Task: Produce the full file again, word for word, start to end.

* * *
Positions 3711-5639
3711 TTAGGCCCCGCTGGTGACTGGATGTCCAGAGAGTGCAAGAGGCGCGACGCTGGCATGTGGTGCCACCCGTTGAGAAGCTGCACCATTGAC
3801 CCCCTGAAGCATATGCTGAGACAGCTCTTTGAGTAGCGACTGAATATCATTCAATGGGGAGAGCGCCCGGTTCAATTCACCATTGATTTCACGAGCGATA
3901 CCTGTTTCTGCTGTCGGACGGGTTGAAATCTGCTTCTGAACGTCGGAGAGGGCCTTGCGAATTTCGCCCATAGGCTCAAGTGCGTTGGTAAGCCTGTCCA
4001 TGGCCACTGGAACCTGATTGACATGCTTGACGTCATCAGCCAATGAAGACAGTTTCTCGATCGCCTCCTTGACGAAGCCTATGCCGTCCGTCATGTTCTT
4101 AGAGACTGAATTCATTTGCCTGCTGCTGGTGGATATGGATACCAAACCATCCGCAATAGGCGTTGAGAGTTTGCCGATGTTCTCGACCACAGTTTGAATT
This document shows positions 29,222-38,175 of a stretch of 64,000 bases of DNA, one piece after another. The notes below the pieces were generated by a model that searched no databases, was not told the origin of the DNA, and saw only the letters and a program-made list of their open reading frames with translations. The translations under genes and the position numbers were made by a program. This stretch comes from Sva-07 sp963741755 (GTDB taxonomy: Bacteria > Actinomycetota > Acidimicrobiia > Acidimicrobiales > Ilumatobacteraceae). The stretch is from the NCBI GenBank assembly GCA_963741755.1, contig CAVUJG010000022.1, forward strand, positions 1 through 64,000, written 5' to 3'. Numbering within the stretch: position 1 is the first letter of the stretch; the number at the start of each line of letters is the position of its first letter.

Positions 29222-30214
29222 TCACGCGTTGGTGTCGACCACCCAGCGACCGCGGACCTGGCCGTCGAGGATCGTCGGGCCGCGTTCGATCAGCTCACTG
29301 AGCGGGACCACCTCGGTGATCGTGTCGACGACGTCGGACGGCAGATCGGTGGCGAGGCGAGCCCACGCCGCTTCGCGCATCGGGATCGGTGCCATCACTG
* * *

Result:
Positions 3711-5639
3711 TTAGGCCCCGCTGGTGACTGGATGTCCAGAGAGTGCAAGAGGCGCGACGCTGGCATGTGGTGCCACCCGTTGAGAAGCTGCACCATTGAC
3801 CCCCTGAAGCATATGCTGAGACAGCTCTTTGAGTAGCGACTGAATATCATTCAATGGGGAGAGCGCCCGGTTCAATTCACCATTGATTTCACGAGCGATA
3901 CCTGTTTCTGCTGTCGGACGGGTTGAAATCTGCTTCTGAACGTCGGAGAGGGCCTTGCGAATTTCGCCCATAGGCTCAAGTGCGTTGGTAAGCCTGTCCA
4001 TGGCCACTGGAACCTGATTGACATGCTTGACGTCATCAGCCAATGAAGACAGTTTCTCGATCGCCTCCTTGACGAAGCCTATGCCGTCCGTCATGTTCTT
4101 AGAGACTGAATTCATTTGCCTGCTGCTGGTGGATATGGATACCAAACCATCCGCAATAGGCGTTGAGAGTTTGCCGATGTTCTCGACCACAGTTTGAATT
This document shows positions 29,222-38,175 of a stretch of 64,000 bases of DNA, one piece after another. The notes below the pieces were generated by a model that searched no databases, was not told the origin of the DNA, and saw only the letters and a program-made list of their open reading frames with translations. The translations under genes and the position numbers were made by a program. This stretch comes from Sva-07 sp963741755 (GTDB taxonomy: Bacteria > Actinomycetota > Acidimicrobiia > Acidimicrobiales > Ilumatobacteraceae). The stretch is from the NCBI GenBank assembly GCA_963741755.1, contig CAVUJG010000022.1, forward strand, positions 1 through 64,000, written 5' to 3'. Numbering within the stretch: position 1 is the first letter of the stretch; the number at the start of each line of letters is the position of its first letter.

Positions 29222-30214
29222 TCACGCGTTGGTGTCGACCACCCAGCGACCGCGGACCTGGCCGTCGAGGATCGTCGGGCCGCGTTCGATCAGCTCACTG
29301 AGCGGGACCACCTCGGTGATCGTGTCGACGACGTCGGACGGCAGATCGGTGGCGAGGCGAGCCCACGCCGCTTCGCGCATCGGGATCGGTGCCATCACTG